Trinity College

Orthodox Iconology: Iconography in a Worship Context

Course Code: 
TRT2111
Credits: 
1
Last Offered: 
Fall 2018
Next Offered: 
Fall 2021

The Word is to hearing what the Image is to the sight [John of Damascus]
What we have heard, we have seen [Nicea II]

Visual language has always been an essential dimension of Orthodox liturgy and prayer. Almost every Christian assembly, whatever its ecclesial theology, has some elements of the “visual” incorporated into its liturgical worship – provided that we look beyond just pictorial imagery and include architecture as “visuality,” together with the movements, postures, garments, and behaviour of the worshippers – but only the Orthodox emphatically insist on the dogmatic significance of the visual, and only the Orthodox venerate visual images. Iconology, the theology of iconography is the question about why visual imagery is so meaningful – i.e., so evidently a revelation of the Word of God – that we find it worthy of veneration and essential, in our prayer life. The course will show that the visual element is as vital an aspect of the expression of worship and truth as are the words said and the music; in fact – as the course will demonstrate – all of these elements are linked together in an inextricable circle of meaning.

Such an approach to Christian iconography requires first of all a grasp of how the visual language works, how to “read” its basic elements of image, figure, compositional values, etc. as if they were the vocabulary, grammar, and syntax of a living language. As well, the close link between iconography, visual style, and verbal rhetoric needs to be understood. But the course aims to probe more deeply than the rudiments of the iconographic surface; our true goal is to ask how the visual context in our worship communicates meaning; we want to grasp the iconology of the visual in Orthodox worship even at the moment of prayer and liturgical action. This requires three further dimensions in our study: (1) we must link our visual examples to verbal primary texts, especially Biblical, liturgical, and hagiographical texts, but also dogmatic texts and sermons. (2) we must consider not just sign and symbol in iconography, but also the meaningful significance of structure and placement; for this reason, we must pay some attention to architectural design of worship space, and our primary iconographic examples will be monumental wall programmes in mosaic and fresco, followed by consideration of  the role of portable panel icons in worship, and then liturgical furniture, and finally the visual iconology – vestments, gestures, etc – of living humans engaged in worship within the framework designed by the visual programme. (3) Our study must include some critical attention to recent secondary literature which attempts to offer a theological iconology. When appropriate, we will compare and contrast Eastern and Western notions and examples of Christian iconography and theological iconology, noting both intersections and oppositions; in particular, we must examine the special impact of the Iconoclast Controversy on Orthodox thinking about images; is post-Iconoclast theology continuous with Patristic ideas, or changed in emphasis?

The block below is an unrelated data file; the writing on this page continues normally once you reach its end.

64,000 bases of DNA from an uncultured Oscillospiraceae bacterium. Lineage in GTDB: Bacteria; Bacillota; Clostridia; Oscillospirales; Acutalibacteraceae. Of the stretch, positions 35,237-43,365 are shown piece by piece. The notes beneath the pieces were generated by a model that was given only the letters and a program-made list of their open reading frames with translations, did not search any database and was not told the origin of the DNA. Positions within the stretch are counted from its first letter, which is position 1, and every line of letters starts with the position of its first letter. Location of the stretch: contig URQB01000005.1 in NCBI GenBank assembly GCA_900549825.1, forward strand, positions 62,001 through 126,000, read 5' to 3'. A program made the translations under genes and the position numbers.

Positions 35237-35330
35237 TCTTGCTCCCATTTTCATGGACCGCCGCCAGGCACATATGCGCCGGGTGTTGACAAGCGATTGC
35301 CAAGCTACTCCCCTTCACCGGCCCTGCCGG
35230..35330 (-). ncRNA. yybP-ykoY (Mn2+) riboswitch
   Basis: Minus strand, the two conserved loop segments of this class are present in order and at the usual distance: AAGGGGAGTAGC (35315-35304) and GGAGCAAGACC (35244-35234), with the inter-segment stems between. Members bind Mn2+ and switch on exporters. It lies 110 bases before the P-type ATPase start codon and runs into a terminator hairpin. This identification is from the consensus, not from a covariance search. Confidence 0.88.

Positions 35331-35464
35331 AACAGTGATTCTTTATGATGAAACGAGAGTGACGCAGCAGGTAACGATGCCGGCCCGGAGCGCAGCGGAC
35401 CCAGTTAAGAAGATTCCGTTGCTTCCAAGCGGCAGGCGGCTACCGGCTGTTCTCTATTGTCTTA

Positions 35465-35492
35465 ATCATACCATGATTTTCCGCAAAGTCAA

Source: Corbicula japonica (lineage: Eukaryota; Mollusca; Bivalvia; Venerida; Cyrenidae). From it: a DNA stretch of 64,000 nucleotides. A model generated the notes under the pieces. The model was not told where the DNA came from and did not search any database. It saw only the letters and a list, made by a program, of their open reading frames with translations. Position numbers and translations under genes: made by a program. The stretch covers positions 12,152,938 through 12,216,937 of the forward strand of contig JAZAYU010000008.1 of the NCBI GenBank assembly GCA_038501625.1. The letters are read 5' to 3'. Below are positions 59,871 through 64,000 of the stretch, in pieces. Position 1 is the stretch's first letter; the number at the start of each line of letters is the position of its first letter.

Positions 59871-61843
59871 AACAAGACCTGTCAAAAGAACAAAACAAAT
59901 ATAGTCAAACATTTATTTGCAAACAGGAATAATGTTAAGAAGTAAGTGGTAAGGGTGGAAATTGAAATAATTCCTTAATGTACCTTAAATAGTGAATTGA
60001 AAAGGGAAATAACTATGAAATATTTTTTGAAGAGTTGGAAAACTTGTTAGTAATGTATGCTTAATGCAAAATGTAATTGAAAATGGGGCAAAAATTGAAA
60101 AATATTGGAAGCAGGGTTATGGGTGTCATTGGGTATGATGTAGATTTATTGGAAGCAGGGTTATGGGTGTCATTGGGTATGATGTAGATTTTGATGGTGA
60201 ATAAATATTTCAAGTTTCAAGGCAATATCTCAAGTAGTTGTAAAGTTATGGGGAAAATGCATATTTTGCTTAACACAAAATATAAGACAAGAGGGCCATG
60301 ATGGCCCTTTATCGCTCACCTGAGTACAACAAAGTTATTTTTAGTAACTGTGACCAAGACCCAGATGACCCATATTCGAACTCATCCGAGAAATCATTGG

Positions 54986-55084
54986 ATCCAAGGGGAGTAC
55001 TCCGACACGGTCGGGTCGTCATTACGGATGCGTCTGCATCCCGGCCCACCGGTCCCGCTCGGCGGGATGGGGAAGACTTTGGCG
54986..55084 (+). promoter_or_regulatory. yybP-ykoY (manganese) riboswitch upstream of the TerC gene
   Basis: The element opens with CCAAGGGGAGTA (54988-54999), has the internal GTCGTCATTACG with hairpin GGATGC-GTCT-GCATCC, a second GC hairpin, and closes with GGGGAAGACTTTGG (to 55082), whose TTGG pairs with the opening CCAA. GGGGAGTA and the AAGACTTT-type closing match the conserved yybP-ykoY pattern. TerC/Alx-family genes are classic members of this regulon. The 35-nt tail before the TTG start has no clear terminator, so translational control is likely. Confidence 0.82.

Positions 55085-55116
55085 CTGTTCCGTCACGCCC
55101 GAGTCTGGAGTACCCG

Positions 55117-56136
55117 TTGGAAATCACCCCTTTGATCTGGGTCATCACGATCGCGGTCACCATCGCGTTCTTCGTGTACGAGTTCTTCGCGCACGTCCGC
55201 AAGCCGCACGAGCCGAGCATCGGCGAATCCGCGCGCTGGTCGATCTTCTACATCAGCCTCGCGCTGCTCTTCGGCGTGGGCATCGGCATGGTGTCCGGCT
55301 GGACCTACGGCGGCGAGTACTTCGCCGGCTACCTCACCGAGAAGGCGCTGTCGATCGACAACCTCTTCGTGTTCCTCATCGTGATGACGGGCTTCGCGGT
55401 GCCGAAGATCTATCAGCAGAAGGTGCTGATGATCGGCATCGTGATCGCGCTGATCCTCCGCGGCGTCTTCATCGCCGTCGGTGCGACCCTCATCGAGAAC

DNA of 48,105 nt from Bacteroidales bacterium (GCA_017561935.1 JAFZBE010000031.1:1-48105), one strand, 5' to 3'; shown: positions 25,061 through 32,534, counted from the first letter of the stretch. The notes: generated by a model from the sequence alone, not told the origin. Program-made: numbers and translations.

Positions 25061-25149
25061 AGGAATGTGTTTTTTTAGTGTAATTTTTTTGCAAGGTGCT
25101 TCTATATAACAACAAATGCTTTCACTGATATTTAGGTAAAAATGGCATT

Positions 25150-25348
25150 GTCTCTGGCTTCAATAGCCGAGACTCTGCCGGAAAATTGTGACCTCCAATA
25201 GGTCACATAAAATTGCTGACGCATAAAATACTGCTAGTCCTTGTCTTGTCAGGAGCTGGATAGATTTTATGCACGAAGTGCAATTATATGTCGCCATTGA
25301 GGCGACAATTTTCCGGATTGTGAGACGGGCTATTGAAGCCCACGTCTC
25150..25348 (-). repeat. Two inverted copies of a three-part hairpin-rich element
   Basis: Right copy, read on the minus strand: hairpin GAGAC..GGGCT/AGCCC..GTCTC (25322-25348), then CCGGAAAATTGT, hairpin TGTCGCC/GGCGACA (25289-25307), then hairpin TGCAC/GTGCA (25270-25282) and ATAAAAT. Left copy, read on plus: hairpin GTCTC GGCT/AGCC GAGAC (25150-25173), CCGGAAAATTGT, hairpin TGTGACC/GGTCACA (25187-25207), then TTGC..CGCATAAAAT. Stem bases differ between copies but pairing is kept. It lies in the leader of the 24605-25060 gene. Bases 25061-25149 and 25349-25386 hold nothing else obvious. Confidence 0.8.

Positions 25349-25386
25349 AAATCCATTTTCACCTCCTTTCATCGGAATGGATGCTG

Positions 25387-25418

The history of Orthodox iconology – closely linked to the central Orthodox issue of Tradition vs. traditionalism – is very important to us, because historical study teaches the all-important point that iconography and programming are a living, ever-developing language which responds to contemporary culture. The historical-theological aspect of the course will give students the opportunity to develop some methodology to discuss critically such moot aesthetic issues as “good vs. bad” or “right vs. wrong” iconographies and styles, as well as the theological question of whether an “icon” is only one special kind of image and object. This aspect of the course will also have pastoral implications; nothing raises more questions among Orthodox than “appropriateness” in iconography, and as church leaders, you will be called on to deal with such questions.  But the aim of the course is not art-historical, nor will we attempt a complete survey of the history of Orthodox visual culture. Instead, students will study selected key monuments in great detail, searching for a deep grasp which can inform their present-day theological and devotional sensitivity.